Improving Education
by Changing Classroom Dynamics

Welcome to On Teaching. 

Our goal is to improve the nature of education by helping teachers challenge their practices and beliefs.  By doing so teachers will be better equipped to make tough decisions by being better able to identify what is truly important, and worth fighting over, as well as what is not important.  Such empowerment and conviction based on vetted, challenged, and articulated principles will make the biggest difference in education.

To get involved please comment on our blog, listen to the podcast, engage in civil discourse in our FaceBook group, and subscribe to our YouTube channel.

Our Origin Story

I am passionate about the power of quality education.  But, educational institutions are largely faltering.  I want to help. 

First, I thought, students just need more help.  So, I started a website for students called The Bearded Math Man.  It varied in focus and style from places like Khan Academy in that students were exposed to a sequence of related concepts, from which procedures were derived.  I wanted students to have access to why math worked. 

The problem with this approach is that students are fairly content with the current system.  Those that get good grades are reaping a reward.  Those that don’t, but could, often fail to find meaningful opportunities offered in education.  In both cases, they’re not interested.  

What about those that truly struggle?  It has been explicitly clear to me that students that perpetually struggle, at least in math class, fail to improve as students.  They have a schema that distorts their perception of their potential.  In response, they self-sabotage.  They need cognitive behavioral therapy, not a math tutor.  

That project lasted for about 3 years before taking a back seat.  

What about addressing things on the opposite end?  I took things up with decision-makers, those in power.  A few things became clear quickly.  First, those in power are secure in their position.   Change threatens that.  Second, how people engage in politics is disgusting.  That arena is filled with unbalanced bad actors.   So, I moved on.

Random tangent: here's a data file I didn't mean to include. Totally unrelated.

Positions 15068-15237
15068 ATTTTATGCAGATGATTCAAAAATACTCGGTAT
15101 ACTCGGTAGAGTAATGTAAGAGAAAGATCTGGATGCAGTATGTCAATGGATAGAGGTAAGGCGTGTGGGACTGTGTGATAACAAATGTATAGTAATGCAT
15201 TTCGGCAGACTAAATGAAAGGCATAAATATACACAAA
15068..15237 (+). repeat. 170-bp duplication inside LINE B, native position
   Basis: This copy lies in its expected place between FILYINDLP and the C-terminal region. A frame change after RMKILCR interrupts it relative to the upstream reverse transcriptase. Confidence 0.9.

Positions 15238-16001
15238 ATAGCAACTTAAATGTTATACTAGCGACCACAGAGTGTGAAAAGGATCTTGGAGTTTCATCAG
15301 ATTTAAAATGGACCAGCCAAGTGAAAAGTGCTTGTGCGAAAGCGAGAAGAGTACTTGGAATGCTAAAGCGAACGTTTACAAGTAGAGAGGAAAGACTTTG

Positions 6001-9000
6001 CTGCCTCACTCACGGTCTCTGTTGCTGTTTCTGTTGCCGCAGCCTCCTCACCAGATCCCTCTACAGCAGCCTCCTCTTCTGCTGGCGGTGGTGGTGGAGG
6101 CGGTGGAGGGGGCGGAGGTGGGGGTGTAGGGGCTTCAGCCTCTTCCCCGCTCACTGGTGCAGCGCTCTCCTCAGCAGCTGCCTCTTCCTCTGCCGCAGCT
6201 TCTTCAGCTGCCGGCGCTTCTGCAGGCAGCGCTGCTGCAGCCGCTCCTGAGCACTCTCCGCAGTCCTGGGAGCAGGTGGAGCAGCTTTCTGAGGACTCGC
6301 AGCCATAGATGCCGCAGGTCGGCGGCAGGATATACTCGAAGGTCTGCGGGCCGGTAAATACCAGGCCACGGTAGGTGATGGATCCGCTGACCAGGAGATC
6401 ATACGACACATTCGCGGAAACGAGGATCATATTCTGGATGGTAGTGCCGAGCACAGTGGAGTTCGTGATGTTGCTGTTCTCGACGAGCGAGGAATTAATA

For round three I made my biggest error but found the right path.  I thought that lesson delivery was the key to improving education. That is important, and people are receptive to changes there, but it falls short for reasons I’ll share shortly.  I built a website and launched a nonprofit called Math Connected.  The idea is that this is a place to share lessons, build community, and match mentors with developing teachers.  The lessons shared are rooted in developing mathematical literacy and focused on retention of concepts and developing quality student skills.  This is still a meaningful project that is being developed.

My biggest mistake was believing I was the gold standard.  Oh, egos can build so much, and destroy so much more.  I over-valued my style and results.  I presented materials to match my style as if, this is the way

Even with the ego checked and that error corrected, there were two major problems.  First, the proposed solution to the problem of improving teaching didn’t address the teacher’s needs.  Second, it fell in line with the thinking that has education in a negative feedback loop.  It is often the case that the cure causes the disease.  We don’t need an updated curriculum and better tests and better books.  Those components can greatly improve, but they’re the tools.  A skilled artist can create beauty from primitive things. 

Change will need to start in the classroom, with the teacher.  That begins with the teachers being supported and encouraged to appropriately let go of the responsibility for grades and learning.  That job belongs squarely to students.  The teacher’s job is to design courses, and then to shepherd students through their educational process. 

Real change in education will require us to step out of this negative feedback loop and to stop doubling down on well-intentioned, but inappropriate solutions.  This begins with grooming teachers while changing the organizational focus to student needs instead of organizational requirements.  

That’s what On Teaching is all about.  Maybe, this is another misstep in the journey.  Even if so, it will help all involved move closer to the true goal of improving education by making it more meaningful for students.

That’s the origin story.  I hope you’ll join us on our mission.  Get involved by joining the discussion on our FaceBook group, contribute articles, listen to the podcasts, and share the word with interested people inside and outside of education.

Be part of the conversation.